Congress Wants Unruly Passengers on No-Fly List

“Everyone deserves to be treated respectfully,” congressional leaders say.

The bipartisan “Protection from Abusive Passengers Act” is making its way through Congress. Under the law, a national no-fly list would be created that would ground passengers who are unruly and who have been charged with physical assault or intimidation while on board a commercial airliner. 

Representative Eric Swalwell of California said, “It doesn’t matter who you are or where you work — everyone deserves to be treated respectfully and with dignity. Unfortunately, too many of our pilots, flight attendants, and crew members are dealing with unacceptable abuse from passengers — everything from kicking to spitting to biting. Our bill will ground the handful of bad actors who continue to travel while protecting airline employees and the traveling public.” 

Guidelines would be developed under the bill that would allow the Transportation Security Administration (TSA) to determine on a case-by-case basis who would be part of the no-fly list and for how long.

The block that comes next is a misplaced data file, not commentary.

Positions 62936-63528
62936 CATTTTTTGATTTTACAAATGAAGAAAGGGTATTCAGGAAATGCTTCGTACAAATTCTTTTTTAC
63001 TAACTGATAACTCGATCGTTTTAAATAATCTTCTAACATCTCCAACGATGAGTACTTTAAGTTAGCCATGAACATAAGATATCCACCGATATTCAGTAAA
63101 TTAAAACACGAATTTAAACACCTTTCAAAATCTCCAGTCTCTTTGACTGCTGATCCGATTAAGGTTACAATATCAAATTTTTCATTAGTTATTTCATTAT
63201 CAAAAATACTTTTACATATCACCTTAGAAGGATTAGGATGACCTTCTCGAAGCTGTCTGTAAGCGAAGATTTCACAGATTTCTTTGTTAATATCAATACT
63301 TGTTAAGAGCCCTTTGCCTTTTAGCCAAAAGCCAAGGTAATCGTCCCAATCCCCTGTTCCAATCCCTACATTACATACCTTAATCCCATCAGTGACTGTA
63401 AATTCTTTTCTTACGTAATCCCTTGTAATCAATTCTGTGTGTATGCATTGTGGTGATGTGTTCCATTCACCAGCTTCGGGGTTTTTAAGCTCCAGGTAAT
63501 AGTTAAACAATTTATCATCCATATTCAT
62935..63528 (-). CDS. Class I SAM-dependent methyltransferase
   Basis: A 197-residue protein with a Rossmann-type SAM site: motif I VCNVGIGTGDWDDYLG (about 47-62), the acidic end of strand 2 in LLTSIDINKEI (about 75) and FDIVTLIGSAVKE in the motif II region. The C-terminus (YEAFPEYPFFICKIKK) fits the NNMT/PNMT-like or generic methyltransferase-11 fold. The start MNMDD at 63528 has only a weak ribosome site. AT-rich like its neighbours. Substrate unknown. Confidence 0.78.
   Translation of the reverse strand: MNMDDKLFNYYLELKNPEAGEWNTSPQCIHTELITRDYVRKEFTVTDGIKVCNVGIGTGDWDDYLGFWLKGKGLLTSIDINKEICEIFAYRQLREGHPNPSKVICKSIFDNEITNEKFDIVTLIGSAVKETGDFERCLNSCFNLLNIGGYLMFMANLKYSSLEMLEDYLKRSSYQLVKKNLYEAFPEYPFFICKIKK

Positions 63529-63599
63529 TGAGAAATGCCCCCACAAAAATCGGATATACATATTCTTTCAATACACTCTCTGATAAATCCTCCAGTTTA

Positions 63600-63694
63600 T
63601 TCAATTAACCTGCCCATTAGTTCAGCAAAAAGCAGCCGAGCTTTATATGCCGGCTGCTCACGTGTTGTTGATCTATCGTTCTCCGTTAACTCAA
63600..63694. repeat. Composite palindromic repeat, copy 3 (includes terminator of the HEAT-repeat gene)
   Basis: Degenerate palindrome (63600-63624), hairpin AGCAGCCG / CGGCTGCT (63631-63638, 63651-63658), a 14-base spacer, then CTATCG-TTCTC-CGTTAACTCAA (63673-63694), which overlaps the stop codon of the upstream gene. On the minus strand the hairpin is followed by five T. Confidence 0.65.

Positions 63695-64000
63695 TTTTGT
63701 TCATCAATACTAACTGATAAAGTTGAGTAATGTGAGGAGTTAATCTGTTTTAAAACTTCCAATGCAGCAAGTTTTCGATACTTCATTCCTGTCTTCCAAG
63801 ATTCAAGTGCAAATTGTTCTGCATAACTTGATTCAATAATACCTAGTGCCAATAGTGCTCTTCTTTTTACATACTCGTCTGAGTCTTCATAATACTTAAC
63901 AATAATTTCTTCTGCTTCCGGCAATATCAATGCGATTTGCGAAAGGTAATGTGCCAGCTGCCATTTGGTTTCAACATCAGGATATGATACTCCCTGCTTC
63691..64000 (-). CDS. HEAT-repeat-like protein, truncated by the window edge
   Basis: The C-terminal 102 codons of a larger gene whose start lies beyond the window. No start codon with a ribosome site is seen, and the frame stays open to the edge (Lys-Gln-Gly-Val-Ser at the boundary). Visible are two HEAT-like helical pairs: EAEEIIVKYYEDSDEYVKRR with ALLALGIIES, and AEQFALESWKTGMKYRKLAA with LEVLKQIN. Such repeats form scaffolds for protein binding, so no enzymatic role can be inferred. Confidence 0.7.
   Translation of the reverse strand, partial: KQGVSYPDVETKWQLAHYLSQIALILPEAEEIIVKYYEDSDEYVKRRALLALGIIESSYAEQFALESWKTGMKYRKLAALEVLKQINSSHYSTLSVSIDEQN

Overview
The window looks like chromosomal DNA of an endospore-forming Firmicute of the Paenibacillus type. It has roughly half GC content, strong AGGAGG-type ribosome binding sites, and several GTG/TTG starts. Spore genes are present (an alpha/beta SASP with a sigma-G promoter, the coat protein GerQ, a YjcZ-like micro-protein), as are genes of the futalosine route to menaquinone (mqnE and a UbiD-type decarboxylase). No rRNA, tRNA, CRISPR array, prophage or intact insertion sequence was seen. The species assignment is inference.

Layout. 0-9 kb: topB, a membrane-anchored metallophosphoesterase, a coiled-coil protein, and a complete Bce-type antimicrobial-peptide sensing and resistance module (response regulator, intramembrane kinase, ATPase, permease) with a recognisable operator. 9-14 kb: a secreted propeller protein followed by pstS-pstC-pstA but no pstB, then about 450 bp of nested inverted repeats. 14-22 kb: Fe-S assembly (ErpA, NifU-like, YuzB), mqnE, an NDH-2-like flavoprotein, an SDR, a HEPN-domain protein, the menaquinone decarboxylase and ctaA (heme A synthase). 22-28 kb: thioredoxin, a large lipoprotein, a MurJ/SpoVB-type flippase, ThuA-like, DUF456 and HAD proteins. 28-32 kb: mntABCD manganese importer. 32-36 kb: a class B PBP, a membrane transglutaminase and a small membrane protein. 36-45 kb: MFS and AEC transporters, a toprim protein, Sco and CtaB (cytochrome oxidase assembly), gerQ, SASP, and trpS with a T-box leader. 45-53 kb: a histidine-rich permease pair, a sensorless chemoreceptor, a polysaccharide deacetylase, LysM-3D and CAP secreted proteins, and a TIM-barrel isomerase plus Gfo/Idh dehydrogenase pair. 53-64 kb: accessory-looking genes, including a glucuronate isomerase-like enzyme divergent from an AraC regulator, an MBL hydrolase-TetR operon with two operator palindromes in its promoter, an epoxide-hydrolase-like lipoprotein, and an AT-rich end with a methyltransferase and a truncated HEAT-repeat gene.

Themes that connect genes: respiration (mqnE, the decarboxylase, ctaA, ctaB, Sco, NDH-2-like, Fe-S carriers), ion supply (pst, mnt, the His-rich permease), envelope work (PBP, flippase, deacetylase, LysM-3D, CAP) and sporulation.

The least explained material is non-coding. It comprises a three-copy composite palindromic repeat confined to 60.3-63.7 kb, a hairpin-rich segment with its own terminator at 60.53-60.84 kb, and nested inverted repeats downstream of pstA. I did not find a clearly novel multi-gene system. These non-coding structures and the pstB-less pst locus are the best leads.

According to the Federal Aviation Administration, cases of unruly passengers have risen 470 percent compared to where they were before COVID. 

Previous congressional attempts to establish no-fly lists have failed to make it to floor votes. 

As the Lord Leads, Pray with Us…

  • For Congress as they evaluate new legislation to address ways to protect flight crew members while they try to perform their jobs.
  • For God to direct the decisions made by Congress.

Sources: Washington Examiner, FAA, The Hill


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